In the years after WWII Freddie Quell, an unbalanced and misfit Navy veteran, finds and comes under the sway of an American cult led by charismatic demagogue Lancaster Dodd. Quell becomes a fanatic believer in the cult, but can never get the full approval from Dodd that he desperately seeks. Selective in its appeal, the film has a lot to say about the nature of religious belief, the personalities of radical followers and generally the functioning of cults. Paul Thomas Anderson writes and directs a film that is cryptic and compelling.
Rating: +3 (-4 to +4) or 9/10.
Serving in World War II has left Freddie Quell (played by Joaquin Phoenix) alcoholic and nearly psychotic. He looks like he has fallen back a step or two in evolution, dirty and emaciated, full of pent-up hatred, constantly drunk and on the verge of senseless violence. Quell tries a few jobs, screws up and barely avoids being jailed each time. Fleeing from one of his screw-ups, he hides by jumping on a convenient yacht. He awakes in the morning not to be thrown from the boat, but invited to talk to the owner of the yacht, Lancaster Dodd (Philip Seymour Hoffman as you have never seen him).
Dodd leads a philosophical quasi-religious cult adhering to Dodd’s philosophy and mystical discipline, The Cause. Dodd has use for Freddie and also a taste for a somewhat toxic alcoholic concoction that Freddie makes. Dodd begins to analyze Quell and to indoctrinate him into the cult. From the start, Dodd treats Quell like an old friend at the cost of Quell, submitting to Dodd’s pseudo-psychological examinations and treatments. Dodd’s power seems to heavily draw strength from his gentle but quietly creepy wife Peggy (Amy Adams, played with a touch of sinister unlike anyone she has played before). Peggy (among others) senses that Freddie is driven by hidden furies. She projects some odd combination of sinister and the innocence she has had in previous films.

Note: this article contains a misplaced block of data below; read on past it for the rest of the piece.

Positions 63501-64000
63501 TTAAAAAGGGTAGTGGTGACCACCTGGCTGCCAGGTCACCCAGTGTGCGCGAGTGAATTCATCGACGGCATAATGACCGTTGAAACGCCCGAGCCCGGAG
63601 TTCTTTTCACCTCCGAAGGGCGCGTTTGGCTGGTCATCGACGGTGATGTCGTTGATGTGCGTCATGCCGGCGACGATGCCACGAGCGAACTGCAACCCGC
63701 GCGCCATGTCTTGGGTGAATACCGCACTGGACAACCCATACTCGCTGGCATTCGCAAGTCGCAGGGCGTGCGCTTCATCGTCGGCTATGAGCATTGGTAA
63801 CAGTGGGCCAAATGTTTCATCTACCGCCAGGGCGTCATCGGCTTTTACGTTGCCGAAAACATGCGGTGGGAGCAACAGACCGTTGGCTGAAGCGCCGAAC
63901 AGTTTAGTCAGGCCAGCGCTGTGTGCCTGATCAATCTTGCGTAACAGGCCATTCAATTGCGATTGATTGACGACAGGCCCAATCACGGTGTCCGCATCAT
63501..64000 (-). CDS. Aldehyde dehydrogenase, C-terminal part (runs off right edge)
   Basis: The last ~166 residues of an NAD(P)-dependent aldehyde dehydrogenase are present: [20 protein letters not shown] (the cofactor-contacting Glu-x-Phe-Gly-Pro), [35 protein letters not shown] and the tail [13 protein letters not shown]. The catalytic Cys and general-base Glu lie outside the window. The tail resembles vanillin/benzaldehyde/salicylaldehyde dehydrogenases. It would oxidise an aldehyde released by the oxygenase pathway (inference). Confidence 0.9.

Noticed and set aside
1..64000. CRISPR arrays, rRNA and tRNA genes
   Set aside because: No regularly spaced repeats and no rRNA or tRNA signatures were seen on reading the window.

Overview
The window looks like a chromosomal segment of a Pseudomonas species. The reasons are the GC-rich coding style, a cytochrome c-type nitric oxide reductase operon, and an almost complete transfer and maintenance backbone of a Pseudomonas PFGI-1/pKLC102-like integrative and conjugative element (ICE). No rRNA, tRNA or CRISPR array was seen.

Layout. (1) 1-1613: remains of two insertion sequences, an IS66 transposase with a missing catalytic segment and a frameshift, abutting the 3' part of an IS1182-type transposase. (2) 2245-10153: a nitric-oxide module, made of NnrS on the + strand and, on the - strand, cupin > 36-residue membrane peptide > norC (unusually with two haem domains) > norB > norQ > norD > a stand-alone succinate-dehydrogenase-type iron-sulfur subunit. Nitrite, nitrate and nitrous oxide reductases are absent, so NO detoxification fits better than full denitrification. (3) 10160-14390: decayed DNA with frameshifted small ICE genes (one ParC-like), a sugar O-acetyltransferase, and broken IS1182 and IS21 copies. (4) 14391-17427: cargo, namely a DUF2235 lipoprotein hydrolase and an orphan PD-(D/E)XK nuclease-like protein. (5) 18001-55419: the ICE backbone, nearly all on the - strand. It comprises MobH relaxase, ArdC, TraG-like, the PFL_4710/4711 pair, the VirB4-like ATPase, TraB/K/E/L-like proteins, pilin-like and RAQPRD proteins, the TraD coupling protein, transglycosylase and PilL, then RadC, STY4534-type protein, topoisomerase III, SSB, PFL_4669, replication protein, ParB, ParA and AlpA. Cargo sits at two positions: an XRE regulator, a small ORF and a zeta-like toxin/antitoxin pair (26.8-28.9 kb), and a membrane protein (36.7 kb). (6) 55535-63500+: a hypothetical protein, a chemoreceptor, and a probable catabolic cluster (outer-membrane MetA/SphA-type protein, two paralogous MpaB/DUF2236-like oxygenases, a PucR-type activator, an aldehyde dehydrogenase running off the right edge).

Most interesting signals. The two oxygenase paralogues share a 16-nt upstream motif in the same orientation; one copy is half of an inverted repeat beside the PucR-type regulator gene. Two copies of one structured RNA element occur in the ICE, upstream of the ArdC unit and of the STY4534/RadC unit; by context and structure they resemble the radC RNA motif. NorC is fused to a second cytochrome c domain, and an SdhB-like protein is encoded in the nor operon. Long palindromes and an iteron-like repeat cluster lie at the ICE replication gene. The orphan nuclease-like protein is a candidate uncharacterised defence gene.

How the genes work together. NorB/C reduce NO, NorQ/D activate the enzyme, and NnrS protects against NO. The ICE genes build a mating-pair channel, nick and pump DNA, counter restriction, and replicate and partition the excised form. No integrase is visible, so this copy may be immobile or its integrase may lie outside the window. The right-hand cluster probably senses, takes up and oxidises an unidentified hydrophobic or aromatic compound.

Paul Thomas Anderson, who writes and directs, contrasts the very postures of Freddie Quell and Lancaster Dodd. Quell is gaunt and walks stooped over and round-shouldered. Dodd seems to feel supremely confident of his stout body and moves about almost like a dancer. Phoenix and Hoffman perform remarkable feats of physical acting.
The Master dovetails with Anderson’s last film, the five year-old ‘There Will Be Blood’, a film with it own charismatic and manipulative religious leader Eli Sunday. This film could in some ways be an elaboration on Eli Sunday taking to an extreme. Joaquin Phoenix seems not so much improved by his relation with the The Cause as channeled to use his rage to do what he sees as defending the religion.
Anderson uses a naturalistic style that in the early part of the film seems to be slowing the narrative in his 135 minute film. It is much the same style he gave ‘There Will Be Blood’, which also began with a slow segment. It does give the proceedings a feel of authenticity. Those hoping to see the film shed light on just how a cult works may be disappointed to find that the film is mostly about Quell. Though Dodd claims a scientific background, which may be fabricated, there are certainly some differences between The Cause and Scientology.
Anderson seems in his films to keep returning to people with unusual power and how they express this power over others: a gambling guru, a porn film director, an oil magnate and now the founder of his own religion. As the latter, Dodd may be the most powerful of these men. If Anderson is going to continue this theme it will be interesting to see where he goes from here. ‘The Master’ is both intelligent and scary. I rate it a +3 on the -4 to +4 scale or 9/10.
Mark R. Leeper
Copyright 2012 Mark R. Leeper